The New Worker
The Weekly paper of the New Communist Party of Britain
Week commencing 18th November 2016
TRANSPORT union RMT confirmed on Monday that it had secured a massive victory for Tube Lines maintenance staff on London Underground on pensions, pay and Night Tube:
The breakthrough came after years of determined and united campaigning and fighting for a fair deal, which has included the use of industrial action.
RMT says that the ground-breaking deal, which turns the tide on attacks on final-salary pensions which are prevalent across British industry, has only been achieved through strong, militant trade unionism, and the solidarity and the resilience of the tube maintenance workforce.
Mick Cash, the RMT general secretary, said: “RMT is pleased to be able to report that in the two specific disputes with Tube Lines the union has been able to secure a good pay deal and, critically, we have finally been able to win equality and justice in pension provision for all Tube Lines members.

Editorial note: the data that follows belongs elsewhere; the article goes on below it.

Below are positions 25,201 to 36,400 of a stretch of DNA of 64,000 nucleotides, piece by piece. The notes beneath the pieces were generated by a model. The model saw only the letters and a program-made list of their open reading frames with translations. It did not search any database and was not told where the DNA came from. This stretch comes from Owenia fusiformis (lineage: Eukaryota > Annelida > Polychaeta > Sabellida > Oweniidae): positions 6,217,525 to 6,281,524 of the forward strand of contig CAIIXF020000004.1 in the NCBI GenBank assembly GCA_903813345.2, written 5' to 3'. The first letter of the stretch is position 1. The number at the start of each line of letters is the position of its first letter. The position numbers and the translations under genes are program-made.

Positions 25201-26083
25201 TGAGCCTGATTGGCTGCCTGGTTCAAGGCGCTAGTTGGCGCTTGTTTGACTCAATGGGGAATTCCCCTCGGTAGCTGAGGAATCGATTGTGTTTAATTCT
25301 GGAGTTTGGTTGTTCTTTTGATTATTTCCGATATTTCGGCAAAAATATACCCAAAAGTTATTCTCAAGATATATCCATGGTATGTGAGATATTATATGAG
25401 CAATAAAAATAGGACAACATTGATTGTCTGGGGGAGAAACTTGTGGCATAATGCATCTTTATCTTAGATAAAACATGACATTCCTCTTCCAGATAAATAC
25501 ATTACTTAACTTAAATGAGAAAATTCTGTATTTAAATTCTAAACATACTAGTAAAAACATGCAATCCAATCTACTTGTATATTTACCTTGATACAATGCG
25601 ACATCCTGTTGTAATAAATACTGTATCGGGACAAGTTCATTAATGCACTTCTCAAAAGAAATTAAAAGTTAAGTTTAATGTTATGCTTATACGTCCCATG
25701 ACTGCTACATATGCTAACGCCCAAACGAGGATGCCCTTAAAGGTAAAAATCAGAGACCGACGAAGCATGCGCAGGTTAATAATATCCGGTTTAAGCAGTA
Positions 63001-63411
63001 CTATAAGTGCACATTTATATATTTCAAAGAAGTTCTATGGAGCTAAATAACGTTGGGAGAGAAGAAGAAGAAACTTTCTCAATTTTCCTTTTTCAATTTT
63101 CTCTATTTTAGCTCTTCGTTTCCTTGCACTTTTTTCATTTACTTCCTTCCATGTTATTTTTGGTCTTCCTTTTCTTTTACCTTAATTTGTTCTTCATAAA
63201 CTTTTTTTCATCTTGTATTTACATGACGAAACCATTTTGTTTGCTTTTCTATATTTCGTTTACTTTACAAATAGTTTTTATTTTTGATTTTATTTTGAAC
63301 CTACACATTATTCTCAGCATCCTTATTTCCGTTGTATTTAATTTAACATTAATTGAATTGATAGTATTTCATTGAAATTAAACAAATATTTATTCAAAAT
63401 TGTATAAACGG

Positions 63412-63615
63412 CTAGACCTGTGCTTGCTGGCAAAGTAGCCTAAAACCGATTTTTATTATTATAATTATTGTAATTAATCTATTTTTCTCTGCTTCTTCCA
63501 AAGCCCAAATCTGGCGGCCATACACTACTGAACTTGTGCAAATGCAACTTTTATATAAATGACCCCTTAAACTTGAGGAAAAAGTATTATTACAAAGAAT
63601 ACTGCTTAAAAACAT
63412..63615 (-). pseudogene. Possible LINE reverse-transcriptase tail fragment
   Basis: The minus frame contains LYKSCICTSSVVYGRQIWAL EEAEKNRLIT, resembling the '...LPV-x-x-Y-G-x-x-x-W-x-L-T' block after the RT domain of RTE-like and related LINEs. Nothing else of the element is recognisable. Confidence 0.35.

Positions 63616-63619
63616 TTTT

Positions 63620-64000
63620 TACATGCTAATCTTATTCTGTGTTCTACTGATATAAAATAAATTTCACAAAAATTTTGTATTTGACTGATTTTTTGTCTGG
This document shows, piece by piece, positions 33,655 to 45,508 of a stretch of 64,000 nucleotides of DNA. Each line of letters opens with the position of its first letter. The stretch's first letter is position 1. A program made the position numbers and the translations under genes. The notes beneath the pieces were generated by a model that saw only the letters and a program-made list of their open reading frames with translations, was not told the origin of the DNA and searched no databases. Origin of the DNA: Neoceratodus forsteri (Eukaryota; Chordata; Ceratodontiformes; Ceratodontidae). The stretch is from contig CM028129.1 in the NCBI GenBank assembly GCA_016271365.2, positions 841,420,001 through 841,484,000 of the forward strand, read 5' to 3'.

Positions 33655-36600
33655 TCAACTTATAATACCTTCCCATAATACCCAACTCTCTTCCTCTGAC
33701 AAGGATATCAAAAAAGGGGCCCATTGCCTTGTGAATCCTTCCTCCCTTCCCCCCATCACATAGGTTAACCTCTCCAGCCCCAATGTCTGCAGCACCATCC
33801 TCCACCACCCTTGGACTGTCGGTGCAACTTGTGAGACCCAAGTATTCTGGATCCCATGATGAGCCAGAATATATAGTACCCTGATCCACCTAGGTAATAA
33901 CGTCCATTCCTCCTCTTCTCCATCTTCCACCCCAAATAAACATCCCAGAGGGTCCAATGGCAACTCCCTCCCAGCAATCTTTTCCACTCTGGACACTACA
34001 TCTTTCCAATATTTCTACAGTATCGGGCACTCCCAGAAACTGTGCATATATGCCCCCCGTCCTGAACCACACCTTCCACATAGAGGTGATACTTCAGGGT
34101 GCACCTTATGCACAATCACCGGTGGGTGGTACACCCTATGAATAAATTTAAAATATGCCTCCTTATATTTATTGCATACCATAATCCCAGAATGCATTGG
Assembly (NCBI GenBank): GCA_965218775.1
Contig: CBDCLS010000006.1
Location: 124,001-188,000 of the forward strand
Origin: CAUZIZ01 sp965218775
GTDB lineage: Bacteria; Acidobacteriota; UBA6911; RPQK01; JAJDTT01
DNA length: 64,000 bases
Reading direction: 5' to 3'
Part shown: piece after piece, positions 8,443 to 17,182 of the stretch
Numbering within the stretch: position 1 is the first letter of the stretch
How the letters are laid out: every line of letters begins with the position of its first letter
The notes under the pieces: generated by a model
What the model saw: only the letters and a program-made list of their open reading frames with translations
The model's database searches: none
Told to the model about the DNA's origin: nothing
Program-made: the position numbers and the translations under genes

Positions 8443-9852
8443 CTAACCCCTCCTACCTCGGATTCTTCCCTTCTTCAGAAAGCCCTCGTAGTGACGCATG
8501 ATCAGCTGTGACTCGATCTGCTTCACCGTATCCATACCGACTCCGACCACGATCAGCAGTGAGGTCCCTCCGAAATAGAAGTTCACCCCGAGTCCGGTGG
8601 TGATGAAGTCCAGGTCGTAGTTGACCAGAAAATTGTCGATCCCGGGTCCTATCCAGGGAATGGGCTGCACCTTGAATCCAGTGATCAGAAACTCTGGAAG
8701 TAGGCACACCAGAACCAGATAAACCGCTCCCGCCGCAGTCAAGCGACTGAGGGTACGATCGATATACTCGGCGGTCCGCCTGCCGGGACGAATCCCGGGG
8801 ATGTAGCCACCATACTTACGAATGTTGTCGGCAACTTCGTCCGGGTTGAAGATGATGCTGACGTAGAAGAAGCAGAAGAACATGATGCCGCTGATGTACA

“The dispute over pensions goes back years and is a legacy of PPP [public—private partnership]. This issue is now resolved and we cannot overstate the massive achievement that has been secured through a long battle involving strike action, campaigning and years of resolve and determination from our Tube Lines members.
“This victory proves once again that the RMT model of militant, industrial trade unionism, backed up by professional negotiations and campaigning, gets results where it matters. We could not have secured this stunning breakthrough without the sheer guts and resilience of our members and they are a credit to the entire trade union movement.”
On the same day the union revealed that London Overground services, which are controlled by TfL, are subsidising fares for rail passengers in Germany.
The RMT has found that London Overground, since it was launched in 2007, using previously under-used national rail lines around greater London and Hertfordshire, has made enough profit to cut fares for passengers by five per cent per year. But that will not happen.
TfL has franchised the operation of the service to Arriva, which is owned by the German state, in a seven-year £1.5 billion contract agreed with former London Mayor Boris Johnson.
RMT said the research demonstrates that if further rail services are devolved to the London Mayor in the future then he should press for them to be run directly in the public sector, which could result in London passengers benefiting from a significant fare cut.